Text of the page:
Here’s where it gets more complicated —and more controversial. The Park Service, as a matter of standard practice, applies on behalf of the Presidential Inaugural Committee for the sweeping permits a year in advance, according to Mike Litterst, a Park Service spokesman. That is done as a courtesy to the incoming president and gives the committee, which is formally selected only after an election, its choice of space as it begins planning festivities. As it starts to determine its plans — and which land it will and won’t need — the expectation is that the committee would rescind some of the permit applications so the public can use them.

Does this happen every inauguration?

Yes, but it’s been more problematic and controversial this time around because there is an usually large number of groups applying for First Amendment permits. There are about 20 this time, and officials said they typically see around four.

Could the inaugural committee hold onto all of the permits, preventing any one else from obtaining one for around inauguration?

Yes, that is a plausible scenario. But, as of now, Litterst of the National Park Service said it is not abnormal for an inaugural committee to still be holding on to all of the permits in mid-December.

How many permits have been issued so far?

Technically, none. The National Park Service says it hasn’t yet issued any permits, though the Presidential Inaugural Committee is at the top of the line to receive them.

Has Trump’s inaugural committee said if it would rescind any of the permit applications?

It has not. Alex Stroman, a spokesman for the Presidential Inaugural Committee said in an interview Friday that group is still figuring out its plans for inauguration and has not yet made any decisions about which pieces of land it will use. “We’re moving as quickly as possible,” he said.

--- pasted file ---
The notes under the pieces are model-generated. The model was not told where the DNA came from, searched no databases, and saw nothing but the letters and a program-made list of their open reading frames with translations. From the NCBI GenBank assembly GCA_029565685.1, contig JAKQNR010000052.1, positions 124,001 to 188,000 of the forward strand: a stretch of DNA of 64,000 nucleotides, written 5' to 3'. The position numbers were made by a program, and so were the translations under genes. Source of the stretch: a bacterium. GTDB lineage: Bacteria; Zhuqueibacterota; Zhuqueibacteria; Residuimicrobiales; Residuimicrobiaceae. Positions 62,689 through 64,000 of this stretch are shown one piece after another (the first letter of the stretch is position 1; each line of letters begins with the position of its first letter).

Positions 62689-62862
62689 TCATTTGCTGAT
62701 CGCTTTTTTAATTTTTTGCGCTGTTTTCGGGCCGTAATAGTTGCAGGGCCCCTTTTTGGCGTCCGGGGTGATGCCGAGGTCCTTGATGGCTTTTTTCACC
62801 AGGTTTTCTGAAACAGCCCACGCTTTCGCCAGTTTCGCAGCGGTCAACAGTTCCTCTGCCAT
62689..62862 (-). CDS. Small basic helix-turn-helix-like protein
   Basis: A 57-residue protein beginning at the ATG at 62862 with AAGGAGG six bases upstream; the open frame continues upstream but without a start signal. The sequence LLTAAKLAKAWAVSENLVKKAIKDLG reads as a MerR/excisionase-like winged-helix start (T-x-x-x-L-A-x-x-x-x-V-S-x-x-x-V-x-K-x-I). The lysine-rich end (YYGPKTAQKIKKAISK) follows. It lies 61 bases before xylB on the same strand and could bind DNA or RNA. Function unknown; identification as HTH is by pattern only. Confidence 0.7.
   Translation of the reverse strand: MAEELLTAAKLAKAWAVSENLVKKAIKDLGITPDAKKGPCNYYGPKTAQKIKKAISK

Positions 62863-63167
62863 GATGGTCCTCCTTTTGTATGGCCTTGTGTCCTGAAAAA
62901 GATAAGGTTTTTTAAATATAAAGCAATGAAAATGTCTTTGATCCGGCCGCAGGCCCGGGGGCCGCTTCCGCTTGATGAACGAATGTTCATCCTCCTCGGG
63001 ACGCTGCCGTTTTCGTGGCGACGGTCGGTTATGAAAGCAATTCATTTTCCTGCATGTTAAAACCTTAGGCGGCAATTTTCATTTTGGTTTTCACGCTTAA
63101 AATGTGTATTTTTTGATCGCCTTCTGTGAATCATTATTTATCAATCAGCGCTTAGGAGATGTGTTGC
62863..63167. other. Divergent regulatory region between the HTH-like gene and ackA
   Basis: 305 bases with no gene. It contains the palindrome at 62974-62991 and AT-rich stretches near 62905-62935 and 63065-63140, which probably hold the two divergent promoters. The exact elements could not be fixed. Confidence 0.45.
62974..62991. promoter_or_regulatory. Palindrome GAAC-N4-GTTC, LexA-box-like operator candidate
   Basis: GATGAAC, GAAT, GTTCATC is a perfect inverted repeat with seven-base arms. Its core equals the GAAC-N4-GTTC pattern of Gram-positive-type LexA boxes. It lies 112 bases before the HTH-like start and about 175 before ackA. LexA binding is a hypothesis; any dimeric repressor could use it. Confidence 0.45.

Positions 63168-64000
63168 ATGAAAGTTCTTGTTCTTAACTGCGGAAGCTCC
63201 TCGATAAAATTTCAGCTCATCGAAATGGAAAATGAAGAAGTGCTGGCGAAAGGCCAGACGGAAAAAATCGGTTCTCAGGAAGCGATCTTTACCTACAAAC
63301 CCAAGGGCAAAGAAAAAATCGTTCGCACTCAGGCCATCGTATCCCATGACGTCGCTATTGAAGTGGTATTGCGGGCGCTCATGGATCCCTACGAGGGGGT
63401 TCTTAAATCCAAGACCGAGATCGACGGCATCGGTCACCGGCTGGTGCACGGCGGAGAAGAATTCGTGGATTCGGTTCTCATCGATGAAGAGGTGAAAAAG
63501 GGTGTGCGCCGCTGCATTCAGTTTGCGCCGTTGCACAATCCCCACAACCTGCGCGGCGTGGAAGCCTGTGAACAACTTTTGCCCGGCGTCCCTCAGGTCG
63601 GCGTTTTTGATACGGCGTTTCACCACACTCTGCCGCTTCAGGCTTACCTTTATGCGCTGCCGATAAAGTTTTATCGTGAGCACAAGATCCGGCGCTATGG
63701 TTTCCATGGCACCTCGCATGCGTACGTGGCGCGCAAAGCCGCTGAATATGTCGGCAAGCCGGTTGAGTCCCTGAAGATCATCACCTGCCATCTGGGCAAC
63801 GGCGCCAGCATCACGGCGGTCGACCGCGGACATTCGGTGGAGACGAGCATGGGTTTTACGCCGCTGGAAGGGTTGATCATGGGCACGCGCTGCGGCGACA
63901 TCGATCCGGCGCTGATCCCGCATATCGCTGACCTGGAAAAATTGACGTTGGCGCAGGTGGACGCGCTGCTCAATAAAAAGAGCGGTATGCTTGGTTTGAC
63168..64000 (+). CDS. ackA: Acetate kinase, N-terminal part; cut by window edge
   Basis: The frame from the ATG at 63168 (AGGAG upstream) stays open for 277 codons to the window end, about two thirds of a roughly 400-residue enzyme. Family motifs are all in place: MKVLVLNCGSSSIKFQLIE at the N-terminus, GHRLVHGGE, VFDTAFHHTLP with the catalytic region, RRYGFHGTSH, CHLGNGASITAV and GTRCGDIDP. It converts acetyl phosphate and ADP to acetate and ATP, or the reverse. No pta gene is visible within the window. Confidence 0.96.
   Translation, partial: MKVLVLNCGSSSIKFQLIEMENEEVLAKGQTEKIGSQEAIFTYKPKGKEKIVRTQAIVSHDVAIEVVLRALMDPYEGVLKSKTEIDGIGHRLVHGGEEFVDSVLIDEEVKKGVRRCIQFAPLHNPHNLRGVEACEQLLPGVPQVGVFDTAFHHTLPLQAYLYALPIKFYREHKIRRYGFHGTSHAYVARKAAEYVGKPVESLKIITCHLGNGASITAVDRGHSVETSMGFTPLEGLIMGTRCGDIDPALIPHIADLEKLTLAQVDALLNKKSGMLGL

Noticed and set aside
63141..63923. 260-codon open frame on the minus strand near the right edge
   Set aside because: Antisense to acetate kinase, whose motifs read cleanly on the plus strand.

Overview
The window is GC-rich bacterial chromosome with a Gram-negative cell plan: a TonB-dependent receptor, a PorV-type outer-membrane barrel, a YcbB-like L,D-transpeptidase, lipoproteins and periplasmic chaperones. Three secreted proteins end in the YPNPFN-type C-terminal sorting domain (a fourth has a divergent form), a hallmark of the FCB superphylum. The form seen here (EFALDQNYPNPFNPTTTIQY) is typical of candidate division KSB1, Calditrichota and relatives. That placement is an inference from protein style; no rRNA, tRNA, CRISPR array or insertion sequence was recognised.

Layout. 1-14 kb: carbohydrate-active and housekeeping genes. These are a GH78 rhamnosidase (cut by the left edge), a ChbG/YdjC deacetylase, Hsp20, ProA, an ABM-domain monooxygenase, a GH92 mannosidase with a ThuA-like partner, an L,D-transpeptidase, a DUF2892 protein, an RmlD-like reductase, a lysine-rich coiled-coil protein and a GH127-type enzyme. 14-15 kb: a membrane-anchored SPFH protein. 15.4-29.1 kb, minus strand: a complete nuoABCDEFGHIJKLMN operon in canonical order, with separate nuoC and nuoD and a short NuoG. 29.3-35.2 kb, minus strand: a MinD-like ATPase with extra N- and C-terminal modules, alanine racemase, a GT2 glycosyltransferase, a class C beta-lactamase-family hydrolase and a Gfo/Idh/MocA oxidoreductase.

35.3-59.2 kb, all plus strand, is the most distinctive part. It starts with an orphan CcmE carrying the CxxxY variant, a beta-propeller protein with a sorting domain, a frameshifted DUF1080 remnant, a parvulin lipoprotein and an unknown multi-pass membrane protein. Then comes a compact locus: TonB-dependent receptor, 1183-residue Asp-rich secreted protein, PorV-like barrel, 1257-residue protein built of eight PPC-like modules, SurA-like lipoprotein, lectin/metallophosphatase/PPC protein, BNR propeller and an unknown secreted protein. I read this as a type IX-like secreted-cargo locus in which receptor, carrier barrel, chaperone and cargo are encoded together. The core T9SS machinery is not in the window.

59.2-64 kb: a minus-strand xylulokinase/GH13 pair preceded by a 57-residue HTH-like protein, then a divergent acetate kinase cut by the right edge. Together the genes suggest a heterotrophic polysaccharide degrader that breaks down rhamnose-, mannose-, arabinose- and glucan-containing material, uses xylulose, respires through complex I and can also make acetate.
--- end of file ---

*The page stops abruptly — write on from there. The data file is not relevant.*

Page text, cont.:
What does this mean for the Women’s March on Washington?

The Women’s March on Washington — what will likely be the biggest inauguration demonstration — had originally hoped to march the day after inauguration in front of the Lincoln Memorial and around the National Mall. The organizers had not heard back on their permits and said they have secured a new starting location. They have now applied for permits to begin their march on Independence Avenue and Third Street SW — a location that is under jurisdiction of local District of Columbia police.

What other demonstrators who applied for permits include both left-leaning and pro-Trump groups?

The other groups still wishing to demonstrate on federal park property need to wait until the inaugural committee figures out its plans before they obtain their permits. The National Park Service says it will be working with groups to find alternative locations if their first choice spot isn’t available. In the meantime. it’s up to the groups to decide how they want their would-be participants to proceed.

If the Women’s March on Washington is the day after inauguration, why would it be impacted by the land that the inauguration committee decides to use?

Most of the applications call for the permits to be valid for the weeks before and after inauguration. This allows time for the event organizers to set up for the ceremonies beforehand, and clean up afterward.

Does the inaugural committee have a deadline by which it needs to figure out what lands it wants or doesn’t want to use?


So what happens?

We have to wait and see…

Talk to us